I. Introduction.- 1. Perspective.- 2. Inaugural Address.- 3. The World Food Crisis.- II. Natural and Induced Genetic Variability.- 4. Natural Variation and Its Conservation.- 5. On Germ Plasm Conservation with Special Reference to the Genus Medicago.- 6. Distribution Patterns of Indigenous Wheat Varieties in Northern Pakistan.- 7. Useful Genetic Sources of Economic Importance and Their Utilization in Wheat-Breeding Programs in Pakistan.- 8. Natural and Induced Genetic Variability in Wheat.- 9. The Exploitation of Natural Genetic Variability for the Improvement of Chickpea (Cicer arietinum L.).- 10. Synthetic Amphiploids in Breeding-Genetic and Evolutionary Studies in Wheat.- 11. The Use of Aneuploids in Studies of Genetics, Breeding, and Evolution in Wheat.- 12. Prospects and Perspectives in Mutation Breeding.- 13. Norin-10-Based Semidwarfism.- 14. Evaluation of Branched Ear Derivatives of Triticum aestivum L..- III. Genetic Variability and Resistance to Disease.- 15. Artificial Mutagenesis as an Aid in Overcoming Genetic Vulnerability of Crop Plants.- 16. Principal Diseases of Major Crops in Pakistan with Reference to Genetic Resistance.- 17. The Measurement of Disease Severity in Cereal Smut.- 18. Stabilizing Selection for Pathogenicity in Cereal Rust Fungi.- 19. Development of Disease-Resistant Chickpea.- IV. Genetics of Quantitative Characters.- 20. Coadaptation in Plant Populations.- 21. Estimation of Genotypic and Environmental Variation in Plants.- 22. Heritability Estimates from Four Generations of a Diallel Cross of Common Wheat.- 23. Diallel Analysis of Four Agronomic Traits in Common Wheat.- 24. The Use of Selection Indices in Maize (Zea mays L.).- 25. Quantitative Genetically Nonequivalent Reciprocal Crosses in Cultivated Plants.- V. Prospects of Breeding for Physiological Characters.- 26. Physiological Basis of Salt Tolerance in Plants.- 27. Prospects of Breeding for Salt Tolerance in Rice.- 28. Plant Responses to High Temperatures.- 29. Effect of High-Temperature Stress on the Growth and Seed Characteristics of Barley and Cotton.- 30. Plant Genotype Effects on Nitrogen Fixation in Grasses.- VI. Seed Storage Proteins.- 31. Storage Proteins in Cereals.- 32. Nutritional Aspects of Cereal Proteins.- 33. Wheat Protein.- 34. Improving Protein Content and Quality in Legumes.- 35. The Variability of Free Amino Acids and Related Compounds in Legume Seeds.- 36. A Genetic Approach to the Increase of Methionine Content in Legume Seeds.- VII. Genetic Manipulation in Cell Cultures.- 37. Prospects for Crop Improvement through Plant Tissue Culture.- 38. Biophysical and Genetic Evidence for Transformation in Plants.- 39. Tissue Culture Studies on Amaranthus viridis.- 40. Molecular Mechanisms in Genetic Transformation.- 41. Unconventional Methods in Plant Breeding.- Participants.- Author Index.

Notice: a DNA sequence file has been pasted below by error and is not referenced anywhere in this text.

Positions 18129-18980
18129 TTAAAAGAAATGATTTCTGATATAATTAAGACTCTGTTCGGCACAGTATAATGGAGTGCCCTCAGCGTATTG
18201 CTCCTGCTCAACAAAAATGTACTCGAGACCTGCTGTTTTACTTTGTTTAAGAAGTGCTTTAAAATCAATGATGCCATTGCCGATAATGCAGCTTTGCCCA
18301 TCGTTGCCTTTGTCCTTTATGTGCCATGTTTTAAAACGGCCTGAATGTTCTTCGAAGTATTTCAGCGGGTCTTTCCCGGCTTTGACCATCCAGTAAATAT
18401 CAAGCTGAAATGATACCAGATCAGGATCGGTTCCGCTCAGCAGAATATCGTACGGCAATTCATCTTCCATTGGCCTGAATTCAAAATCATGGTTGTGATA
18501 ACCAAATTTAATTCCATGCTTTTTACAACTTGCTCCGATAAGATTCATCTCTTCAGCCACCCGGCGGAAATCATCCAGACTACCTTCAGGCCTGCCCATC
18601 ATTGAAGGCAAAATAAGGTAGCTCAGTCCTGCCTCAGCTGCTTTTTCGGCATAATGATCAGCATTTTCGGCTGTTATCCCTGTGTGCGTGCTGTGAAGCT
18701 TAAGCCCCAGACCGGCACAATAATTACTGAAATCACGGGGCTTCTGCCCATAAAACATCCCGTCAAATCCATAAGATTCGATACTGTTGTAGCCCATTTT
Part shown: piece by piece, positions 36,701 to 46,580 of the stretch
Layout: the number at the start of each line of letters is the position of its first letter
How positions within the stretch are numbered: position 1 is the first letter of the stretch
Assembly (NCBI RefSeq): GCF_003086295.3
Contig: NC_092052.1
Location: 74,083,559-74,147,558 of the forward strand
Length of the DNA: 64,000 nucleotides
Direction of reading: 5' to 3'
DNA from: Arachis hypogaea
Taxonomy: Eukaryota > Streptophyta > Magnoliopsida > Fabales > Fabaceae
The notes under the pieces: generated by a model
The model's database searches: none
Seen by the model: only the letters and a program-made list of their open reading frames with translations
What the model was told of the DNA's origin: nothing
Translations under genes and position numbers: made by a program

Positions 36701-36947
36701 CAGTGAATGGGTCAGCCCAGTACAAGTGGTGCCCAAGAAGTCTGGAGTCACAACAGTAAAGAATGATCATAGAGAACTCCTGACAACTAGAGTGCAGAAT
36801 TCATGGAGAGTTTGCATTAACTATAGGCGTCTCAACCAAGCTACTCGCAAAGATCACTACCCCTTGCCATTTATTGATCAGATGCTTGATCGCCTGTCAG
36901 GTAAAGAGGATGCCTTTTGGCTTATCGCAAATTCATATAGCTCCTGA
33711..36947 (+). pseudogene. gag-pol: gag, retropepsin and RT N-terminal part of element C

For the last eighteen years we have been deeply involved in a cooperative effort with our Latin American colleagues in genetics, biochemistry, physiology, and molecular biology. We have been in close contact with scientists in a number of centers and have helped to organize symposia, workshops, and so forth, in an effort to accelerate their development and make their substantial work known. These symposia in Latin America have been quite successful. The fifteenth will take place in Brasilia in 1977. At the request of colleagues, we are in the process of developing a similar series in Asia. The first very successful symposium was held in Calcutta in 1973. We were most pleased when Dr. Amir Muhammed, Vice Chancellor of the University of Agriculture, Lyallpur suggested that we hold a symposium on a topic of great importance to Pakistan, Genetic Control of Diversity in Plants, under the auspices of the University of Agriculture. It is our hope that this symposium will be followed by additional ones in Pakistan as well as in other countries in the Far East. Leadership is quickly developing in the hands of outstanding scientists in these countries, and we appreciate the opportunity to cooperate with them. We are especially grateful to the Natiohal Science Foundation for makingPL- 480 funds available which made this symposium possible.
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